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914forme
post Apr 17 2019, 08:22 PM
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PDBs going to be green or black in the final version?
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Mblizzard
post Apr 18 2019, 12:18 PM
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I will be in for a set of squares. Last lights on my care that are not LED!
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eric9144
post Apr 18 2019, 01:57 PM
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This is pretty awesome and totally something I'm in to buy... I had actually found LED bulbs to replace the stock fog's and well...the light is scattered and kind of looks like crap overall so if you want them for real visibility they're worthless... Keep up the good work Spoke!! (IMG:style_emoticons/default/beerchug.gif)
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Spoke
post Apr 18 2019, 08:02 PM
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QUOTE(914forme @ Apr 17 2019, 10:22 PM) *

PDBs going to be green or black in the final version?


The first boards will be white. I used white for the 356 lights. Here's the first 356 PCB I did as I was mounting the LEDs. These are a PITA since they are surface mount. I would tin the pads then while holding the LED with tweezers, heat the the pad with air and when the solder liquified I'd drop the LED in and wait until the solder re-liquefied then remove the heat. I would do 3 LEDs at a time then test them to make sure they were soldered correctly.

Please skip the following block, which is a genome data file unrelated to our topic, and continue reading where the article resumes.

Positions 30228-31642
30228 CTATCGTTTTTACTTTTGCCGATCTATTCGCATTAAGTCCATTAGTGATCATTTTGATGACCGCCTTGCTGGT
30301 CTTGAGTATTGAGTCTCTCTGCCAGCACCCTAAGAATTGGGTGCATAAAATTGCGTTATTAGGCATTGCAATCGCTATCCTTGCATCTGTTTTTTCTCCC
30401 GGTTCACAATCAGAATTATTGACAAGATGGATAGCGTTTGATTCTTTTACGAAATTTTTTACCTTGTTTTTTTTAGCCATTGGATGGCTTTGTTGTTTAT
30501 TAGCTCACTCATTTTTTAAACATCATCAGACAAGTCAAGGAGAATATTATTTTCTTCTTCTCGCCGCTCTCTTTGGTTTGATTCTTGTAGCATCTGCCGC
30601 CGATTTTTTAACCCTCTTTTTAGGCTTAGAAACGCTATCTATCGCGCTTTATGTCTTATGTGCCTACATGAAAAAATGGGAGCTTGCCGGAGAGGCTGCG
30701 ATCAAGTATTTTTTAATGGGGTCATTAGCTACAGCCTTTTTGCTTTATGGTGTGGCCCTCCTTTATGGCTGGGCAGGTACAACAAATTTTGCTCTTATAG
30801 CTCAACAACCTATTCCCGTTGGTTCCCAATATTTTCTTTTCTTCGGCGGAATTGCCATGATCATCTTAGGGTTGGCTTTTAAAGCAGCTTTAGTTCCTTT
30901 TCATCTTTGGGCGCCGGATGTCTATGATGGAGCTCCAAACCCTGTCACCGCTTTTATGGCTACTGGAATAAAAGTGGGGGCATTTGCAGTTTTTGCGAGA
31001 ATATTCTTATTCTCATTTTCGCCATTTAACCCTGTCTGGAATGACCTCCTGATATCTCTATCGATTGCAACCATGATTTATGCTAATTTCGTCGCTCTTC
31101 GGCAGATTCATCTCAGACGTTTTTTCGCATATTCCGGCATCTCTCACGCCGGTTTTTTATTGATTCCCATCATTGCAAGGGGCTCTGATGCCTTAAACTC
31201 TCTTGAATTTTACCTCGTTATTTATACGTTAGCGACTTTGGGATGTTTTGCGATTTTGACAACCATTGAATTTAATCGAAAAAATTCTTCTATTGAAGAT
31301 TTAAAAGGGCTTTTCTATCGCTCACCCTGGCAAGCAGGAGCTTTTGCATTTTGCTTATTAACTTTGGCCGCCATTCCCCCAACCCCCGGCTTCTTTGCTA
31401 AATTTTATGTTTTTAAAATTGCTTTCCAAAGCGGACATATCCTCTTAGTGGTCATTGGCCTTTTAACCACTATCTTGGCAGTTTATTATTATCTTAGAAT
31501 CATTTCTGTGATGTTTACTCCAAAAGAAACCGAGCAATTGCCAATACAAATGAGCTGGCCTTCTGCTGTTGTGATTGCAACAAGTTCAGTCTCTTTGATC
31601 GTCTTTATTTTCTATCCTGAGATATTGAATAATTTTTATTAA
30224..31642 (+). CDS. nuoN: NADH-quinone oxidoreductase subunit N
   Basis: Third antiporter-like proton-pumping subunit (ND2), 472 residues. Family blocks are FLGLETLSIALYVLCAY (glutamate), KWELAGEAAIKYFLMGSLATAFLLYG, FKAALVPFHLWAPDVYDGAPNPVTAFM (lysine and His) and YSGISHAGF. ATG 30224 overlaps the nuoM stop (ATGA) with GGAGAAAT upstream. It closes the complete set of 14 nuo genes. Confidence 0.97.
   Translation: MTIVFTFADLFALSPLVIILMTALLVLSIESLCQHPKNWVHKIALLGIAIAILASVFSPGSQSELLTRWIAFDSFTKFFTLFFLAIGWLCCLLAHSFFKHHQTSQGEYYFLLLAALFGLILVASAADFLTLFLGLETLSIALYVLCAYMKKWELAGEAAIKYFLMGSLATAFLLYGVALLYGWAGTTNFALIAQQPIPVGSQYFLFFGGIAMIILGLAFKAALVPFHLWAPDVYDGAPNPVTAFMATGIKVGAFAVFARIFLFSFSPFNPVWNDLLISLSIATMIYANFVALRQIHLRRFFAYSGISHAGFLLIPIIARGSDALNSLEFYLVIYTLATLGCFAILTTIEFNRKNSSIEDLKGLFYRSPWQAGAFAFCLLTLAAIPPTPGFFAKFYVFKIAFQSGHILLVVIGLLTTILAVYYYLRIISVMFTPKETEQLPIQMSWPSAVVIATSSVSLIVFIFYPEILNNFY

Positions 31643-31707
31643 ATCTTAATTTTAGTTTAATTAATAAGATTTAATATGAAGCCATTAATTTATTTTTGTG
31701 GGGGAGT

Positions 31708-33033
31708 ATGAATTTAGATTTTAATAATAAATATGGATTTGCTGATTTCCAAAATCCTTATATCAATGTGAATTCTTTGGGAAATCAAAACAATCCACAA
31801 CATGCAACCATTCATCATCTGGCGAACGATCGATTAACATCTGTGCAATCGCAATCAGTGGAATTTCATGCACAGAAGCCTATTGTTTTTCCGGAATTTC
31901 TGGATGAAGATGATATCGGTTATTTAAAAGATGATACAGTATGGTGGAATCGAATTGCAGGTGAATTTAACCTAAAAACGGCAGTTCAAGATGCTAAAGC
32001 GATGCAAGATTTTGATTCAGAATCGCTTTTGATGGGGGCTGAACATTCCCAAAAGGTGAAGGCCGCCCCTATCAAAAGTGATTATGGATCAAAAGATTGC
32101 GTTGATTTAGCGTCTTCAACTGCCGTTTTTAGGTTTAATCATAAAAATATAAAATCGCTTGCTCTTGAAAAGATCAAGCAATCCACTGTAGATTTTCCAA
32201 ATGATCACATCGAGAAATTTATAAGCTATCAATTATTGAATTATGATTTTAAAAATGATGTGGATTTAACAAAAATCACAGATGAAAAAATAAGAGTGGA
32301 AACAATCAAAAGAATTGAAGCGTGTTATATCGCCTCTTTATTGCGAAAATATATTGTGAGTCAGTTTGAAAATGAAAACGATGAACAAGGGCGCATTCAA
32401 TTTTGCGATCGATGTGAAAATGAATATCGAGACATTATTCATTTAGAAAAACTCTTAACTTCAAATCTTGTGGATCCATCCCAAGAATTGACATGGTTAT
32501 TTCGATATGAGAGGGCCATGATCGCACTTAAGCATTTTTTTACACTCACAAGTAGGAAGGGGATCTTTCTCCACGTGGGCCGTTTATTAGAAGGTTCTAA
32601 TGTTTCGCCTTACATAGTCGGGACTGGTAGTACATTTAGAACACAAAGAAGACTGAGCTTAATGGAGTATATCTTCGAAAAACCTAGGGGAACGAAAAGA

For these boards I'll use solder paste and an infrared reflow oven to put the LEDs down. Then the board will be flipped and the converter components will be mounted using solder paste and hot air.

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These are the Carclo 10192 elliptical lenses; one for each LED.

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76-914
post Apr 19 2019, 07:16 AM
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(IMG:style_emoticons/default/popcorn[1].gif)
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ValcoOscar
post Apr 19 2019, 07:33 AM
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Same here... (IMG:style_emoticons/default/popcorn[1].gif) (IMG:style_emoticons/default/popcorn[1].gif) (IMG:style_emoticons/default/popcorn[1].gif)

I see several sets of SPOKE LED Fog Lights on my cars in the near future.

Oscar
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DRPHIL914
post Apr 19 2019, 07:38 AM